Mr Nicola Finamore and Ms Wiesen Zhou owned a boarding house and needed $130,000 to make outstanding payments due to the NAB and other creditors. They borrowed this money from Mr Salvatore Bonanno. The deed provided that in consideration of Mr Bonanno advancing the money, Mr Finnamore and Ms Zhou would transfer one third of the property to Mr Bonanno. In addition, the deed provided that if the property was sold Mr Bonanno would receive the $130,000 plus one third of the remaining net proceeds.
In the court proceedings Mr Bonanno sought an order that one third of the property was held on trust for him. Mr Finamore and Ms Zhou sought orders that the entire deed should be set aside on the ground of unconscionability.
Mr Bonanno was unsuccessful before a single judge and appealed the decision that he was not entitled to a one third interest in the property. His appeal was dismissed.
Before the deed was entered into the parties discussed the arrangement and it was agreed that Mr Bonanno would contribute equally with Mr Finamore and Ms Zhou to the operation of the boarding house; this agreement was not incorporated into the deed between the parties. Mr Bonanno in written submissions to the trial judge said:
“The entitlement to request the one third interest is not predicated on any failure by the Defendants (Mr Finamore and Ms Zhou) to perform obligations, but is effectively nothing more than an option exercisable by the Plaintiff (Mr Bonanno) to request it, which may have never been exercised.”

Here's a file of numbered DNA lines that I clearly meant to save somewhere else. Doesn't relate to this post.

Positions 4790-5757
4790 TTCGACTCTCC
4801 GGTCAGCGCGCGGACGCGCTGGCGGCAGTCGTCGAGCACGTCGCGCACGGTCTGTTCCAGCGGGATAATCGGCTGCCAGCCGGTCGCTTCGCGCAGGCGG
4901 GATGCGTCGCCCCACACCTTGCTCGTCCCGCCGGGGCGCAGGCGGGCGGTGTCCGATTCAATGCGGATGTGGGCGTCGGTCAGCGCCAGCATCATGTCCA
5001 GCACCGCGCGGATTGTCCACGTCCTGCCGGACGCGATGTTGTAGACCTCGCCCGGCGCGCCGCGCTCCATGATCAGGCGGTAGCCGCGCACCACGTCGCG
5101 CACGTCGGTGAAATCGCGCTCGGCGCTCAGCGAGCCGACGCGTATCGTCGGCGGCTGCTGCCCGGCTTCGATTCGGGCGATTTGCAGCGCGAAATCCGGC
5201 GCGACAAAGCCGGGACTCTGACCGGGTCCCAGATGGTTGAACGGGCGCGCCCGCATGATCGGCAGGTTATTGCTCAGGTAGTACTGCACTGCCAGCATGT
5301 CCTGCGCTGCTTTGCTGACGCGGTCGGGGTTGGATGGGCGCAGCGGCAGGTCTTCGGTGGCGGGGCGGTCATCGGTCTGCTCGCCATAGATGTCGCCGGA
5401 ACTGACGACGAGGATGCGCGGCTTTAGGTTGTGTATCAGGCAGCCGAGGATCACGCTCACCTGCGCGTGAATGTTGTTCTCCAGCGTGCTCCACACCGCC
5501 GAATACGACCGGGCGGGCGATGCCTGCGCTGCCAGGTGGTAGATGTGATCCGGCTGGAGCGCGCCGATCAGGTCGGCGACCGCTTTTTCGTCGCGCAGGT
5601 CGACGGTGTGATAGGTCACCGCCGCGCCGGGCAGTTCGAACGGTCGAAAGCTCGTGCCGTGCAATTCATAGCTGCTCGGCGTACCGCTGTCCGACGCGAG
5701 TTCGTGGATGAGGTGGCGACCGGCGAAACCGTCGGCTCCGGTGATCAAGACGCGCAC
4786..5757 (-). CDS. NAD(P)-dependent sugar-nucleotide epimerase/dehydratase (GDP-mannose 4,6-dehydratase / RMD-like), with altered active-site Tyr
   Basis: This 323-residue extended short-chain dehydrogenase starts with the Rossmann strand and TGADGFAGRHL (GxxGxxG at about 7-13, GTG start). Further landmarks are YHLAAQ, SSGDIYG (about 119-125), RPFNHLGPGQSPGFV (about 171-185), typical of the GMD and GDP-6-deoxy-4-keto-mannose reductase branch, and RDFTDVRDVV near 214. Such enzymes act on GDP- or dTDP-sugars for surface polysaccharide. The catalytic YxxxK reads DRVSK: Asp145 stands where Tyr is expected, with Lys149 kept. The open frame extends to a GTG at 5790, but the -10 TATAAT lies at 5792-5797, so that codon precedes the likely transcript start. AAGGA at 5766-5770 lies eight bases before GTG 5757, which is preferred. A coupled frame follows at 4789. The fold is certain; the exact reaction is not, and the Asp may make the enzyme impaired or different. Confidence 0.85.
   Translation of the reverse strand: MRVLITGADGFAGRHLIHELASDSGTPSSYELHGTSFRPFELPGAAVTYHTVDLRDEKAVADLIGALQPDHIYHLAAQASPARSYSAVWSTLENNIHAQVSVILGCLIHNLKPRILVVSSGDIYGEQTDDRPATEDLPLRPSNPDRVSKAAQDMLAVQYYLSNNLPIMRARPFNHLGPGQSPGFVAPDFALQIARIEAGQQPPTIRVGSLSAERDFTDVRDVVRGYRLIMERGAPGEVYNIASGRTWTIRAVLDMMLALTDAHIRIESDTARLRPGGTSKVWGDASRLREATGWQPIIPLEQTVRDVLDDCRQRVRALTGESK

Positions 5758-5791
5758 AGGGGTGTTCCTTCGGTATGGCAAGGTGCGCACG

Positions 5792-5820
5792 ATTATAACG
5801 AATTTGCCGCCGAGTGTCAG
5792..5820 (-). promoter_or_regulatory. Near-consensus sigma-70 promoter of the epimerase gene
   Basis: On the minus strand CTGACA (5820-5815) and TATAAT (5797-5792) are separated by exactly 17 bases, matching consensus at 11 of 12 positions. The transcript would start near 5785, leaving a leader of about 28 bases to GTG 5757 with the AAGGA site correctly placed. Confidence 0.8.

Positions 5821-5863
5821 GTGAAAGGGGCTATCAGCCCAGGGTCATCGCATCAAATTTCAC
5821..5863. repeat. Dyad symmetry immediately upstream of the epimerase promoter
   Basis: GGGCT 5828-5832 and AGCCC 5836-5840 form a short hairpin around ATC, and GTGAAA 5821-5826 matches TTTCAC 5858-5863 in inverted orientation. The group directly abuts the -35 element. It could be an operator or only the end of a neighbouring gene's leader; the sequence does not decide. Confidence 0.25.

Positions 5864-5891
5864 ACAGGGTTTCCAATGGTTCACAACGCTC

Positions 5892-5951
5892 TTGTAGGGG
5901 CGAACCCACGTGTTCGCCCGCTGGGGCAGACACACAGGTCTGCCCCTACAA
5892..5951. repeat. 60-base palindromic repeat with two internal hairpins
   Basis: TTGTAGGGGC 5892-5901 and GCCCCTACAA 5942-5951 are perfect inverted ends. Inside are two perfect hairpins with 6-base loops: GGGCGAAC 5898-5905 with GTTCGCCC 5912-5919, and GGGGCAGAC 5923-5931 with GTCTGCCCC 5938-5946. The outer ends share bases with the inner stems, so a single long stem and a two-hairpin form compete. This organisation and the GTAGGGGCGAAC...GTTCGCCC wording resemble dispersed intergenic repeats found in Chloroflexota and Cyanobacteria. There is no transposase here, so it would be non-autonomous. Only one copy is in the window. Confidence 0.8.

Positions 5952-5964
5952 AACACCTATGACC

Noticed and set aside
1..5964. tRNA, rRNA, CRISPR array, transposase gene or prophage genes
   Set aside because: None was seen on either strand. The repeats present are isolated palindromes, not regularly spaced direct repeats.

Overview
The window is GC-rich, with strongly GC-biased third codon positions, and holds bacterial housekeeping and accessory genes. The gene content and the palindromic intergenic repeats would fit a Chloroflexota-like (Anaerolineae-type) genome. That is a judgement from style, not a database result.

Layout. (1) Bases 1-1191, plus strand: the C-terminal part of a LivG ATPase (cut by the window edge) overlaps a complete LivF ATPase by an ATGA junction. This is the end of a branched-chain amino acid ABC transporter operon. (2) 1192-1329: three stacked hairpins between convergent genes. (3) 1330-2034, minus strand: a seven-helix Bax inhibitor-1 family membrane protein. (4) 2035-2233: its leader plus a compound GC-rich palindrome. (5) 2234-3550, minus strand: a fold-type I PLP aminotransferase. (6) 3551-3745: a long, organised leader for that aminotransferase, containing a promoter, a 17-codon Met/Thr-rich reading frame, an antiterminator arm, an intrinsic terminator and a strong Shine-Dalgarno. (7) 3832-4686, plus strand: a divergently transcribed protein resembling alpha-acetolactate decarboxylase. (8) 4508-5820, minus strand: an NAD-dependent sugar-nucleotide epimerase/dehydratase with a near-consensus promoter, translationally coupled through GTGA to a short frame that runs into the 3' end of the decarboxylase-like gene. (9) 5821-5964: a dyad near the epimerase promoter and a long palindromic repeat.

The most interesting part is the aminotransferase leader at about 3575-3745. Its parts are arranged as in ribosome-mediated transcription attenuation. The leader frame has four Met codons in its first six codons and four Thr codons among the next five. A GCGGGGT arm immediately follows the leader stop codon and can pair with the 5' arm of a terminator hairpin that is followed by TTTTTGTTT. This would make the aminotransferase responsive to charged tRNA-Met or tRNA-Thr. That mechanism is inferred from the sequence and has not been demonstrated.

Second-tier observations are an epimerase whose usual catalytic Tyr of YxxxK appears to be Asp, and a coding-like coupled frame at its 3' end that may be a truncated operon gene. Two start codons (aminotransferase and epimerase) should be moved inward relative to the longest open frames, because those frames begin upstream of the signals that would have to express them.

The deed created a collateral entitlement which was in the nature of an option that could be exercised for no additional consideration other than the making of the advance of $130,000.
The trial judge and the Court of Appeal quoted Lord Parker in Kreglinger (G & C) v New Patagonia Meat and Cold Storage Company  AC 25 at 61:
“…[T]here is now no rule in equity which precludes a mortgagee, whether the mortgage be made upon the occasion of a loan or otherwise, from stipulating for any collateral advantage, provided such advantage is not either (1) unfair and unconscionable, or (2) in the nature of a penalty clogging the equity of redemption, or (3) inconsistent with or repugnant to the contractual and equitable right to redeem.”
The trial judge refused to order that the whole deed was unconscionable but did order that the part of the deed that provided that Mr Bonanno was entitled to a one third interest in the boarding house was unconscionable and should be set aside.
The Court of Appeal dismissed the appeal of Mr Bonanno who was entitled to the repayment of the advance of $130,000.